DirecTV Advised to Discontinue Rob Lowe "Don't Be Like This Me" Ads

David Raccu

After objection from Comcast, an advertising self-regulatory unit finds that the spots convey an unsupported superiority message.

The National Advertising Division of the Better Business Bureau has flagged a series of DirecTV advertisements featuring two versions of Rob Lowe: one looking like his cool, composed familiar self — the other creepy, painfully awkward and far less attractive. On Tuesday, the advertising industry’s self-regulatory body recommended that the satellite television giant discontinue certain superiority claims in those commercials.

Comcast made the initial challenge to the relentless DirecTV commercial spots in which Lowe pitches satellite television while his lesser alter egos are stuck with cable. The NAD considered whether the commercials implied DirecTV had superior signal reliability, picture quality, sound performance, more sports programming and more prompt installation and service than cable companies. The investigation concluded in a noted lack of supporting evidence for such claims.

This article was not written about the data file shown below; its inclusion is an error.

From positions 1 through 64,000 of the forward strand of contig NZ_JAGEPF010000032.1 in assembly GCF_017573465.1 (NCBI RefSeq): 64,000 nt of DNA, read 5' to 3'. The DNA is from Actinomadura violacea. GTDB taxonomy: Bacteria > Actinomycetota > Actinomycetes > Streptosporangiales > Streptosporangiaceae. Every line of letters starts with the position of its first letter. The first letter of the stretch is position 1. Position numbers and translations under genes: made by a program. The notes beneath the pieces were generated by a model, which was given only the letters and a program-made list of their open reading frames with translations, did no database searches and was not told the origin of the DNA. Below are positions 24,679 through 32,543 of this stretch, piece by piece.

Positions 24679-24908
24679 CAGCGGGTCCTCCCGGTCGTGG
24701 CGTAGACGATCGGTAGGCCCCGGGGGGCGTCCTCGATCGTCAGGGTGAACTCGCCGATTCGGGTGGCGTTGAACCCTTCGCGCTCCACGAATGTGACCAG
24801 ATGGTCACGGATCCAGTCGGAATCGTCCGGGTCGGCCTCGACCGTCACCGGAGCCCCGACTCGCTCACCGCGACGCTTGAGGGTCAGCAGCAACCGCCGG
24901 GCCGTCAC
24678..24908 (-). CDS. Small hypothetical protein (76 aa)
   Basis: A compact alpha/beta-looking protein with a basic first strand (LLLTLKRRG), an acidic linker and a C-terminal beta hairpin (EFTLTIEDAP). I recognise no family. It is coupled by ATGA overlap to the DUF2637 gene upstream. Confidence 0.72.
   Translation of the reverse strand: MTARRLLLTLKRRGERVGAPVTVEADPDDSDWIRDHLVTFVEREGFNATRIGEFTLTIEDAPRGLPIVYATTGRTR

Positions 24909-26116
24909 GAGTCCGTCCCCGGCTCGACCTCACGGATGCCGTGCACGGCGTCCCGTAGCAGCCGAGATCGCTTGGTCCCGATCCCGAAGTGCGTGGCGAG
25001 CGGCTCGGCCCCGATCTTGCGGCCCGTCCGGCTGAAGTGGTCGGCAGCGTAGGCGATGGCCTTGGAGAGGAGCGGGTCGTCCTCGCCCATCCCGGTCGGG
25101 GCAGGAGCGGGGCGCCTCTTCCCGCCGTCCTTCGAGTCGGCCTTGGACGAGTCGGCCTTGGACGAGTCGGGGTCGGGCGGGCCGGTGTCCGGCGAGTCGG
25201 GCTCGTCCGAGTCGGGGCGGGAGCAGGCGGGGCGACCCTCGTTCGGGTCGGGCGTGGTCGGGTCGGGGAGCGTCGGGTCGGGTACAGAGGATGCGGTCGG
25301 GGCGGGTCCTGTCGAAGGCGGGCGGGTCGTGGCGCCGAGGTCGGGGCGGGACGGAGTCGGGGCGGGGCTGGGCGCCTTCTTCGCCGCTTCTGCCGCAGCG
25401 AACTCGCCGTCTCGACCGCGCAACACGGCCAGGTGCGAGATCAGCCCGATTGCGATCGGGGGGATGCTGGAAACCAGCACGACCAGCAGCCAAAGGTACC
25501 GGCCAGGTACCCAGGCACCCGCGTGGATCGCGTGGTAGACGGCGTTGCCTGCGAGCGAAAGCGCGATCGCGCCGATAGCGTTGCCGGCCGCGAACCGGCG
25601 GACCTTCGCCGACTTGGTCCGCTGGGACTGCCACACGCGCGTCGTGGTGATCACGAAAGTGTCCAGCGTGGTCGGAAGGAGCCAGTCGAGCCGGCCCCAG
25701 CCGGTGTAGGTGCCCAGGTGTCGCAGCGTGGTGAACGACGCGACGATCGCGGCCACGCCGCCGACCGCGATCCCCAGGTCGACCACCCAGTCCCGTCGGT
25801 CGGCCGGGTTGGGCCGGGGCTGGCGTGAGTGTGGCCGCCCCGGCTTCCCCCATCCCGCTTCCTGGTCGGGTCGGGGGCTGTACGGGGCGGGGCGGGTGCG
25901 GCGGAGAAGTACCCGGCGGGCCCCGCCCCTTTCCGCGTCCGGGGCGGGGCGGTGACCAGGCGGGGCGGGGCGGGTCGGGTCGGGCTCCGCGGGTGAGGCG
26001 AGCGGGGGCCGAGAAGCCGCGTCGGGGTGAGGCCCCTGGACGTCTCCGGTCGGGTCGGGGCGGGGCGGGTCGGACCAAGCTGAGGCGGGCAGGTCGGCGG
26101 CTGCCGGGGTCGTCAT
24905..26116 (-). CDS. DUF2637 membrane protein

The advertisements are intended to be funny, so the NAD is careful to not appear humorless. 

In the decision, the NAD remarks that although “humor can be an effective and creative way for advertisers to highlight the differences between their products and their competitor’s, humor and hyperbole do not relieve an advertiser of the obligation to support messages that their advertisements might reasonably convey – especially if the advertising disparages a competitor’s product.”

And so, the NAD has made a series of recommendations.

For example, in regard to one of the spots, “Scrawny Arms Rob Lowe,” the NAD claims it communicated an implied but unsupported message that DirecTV’s sports programming is superior to cable’s sports programming. The NAD also advised DirecTV to discontinue or modify a price claim in this spot.

In a statement, DirecTV said it would appeal and "continues to believe that the various Rob Lowe advertisements are so outlandish and exaggerated that no reasonable consumer would believe that the statements being made by the alter-ego characters are comparative or need to be substantiated.”

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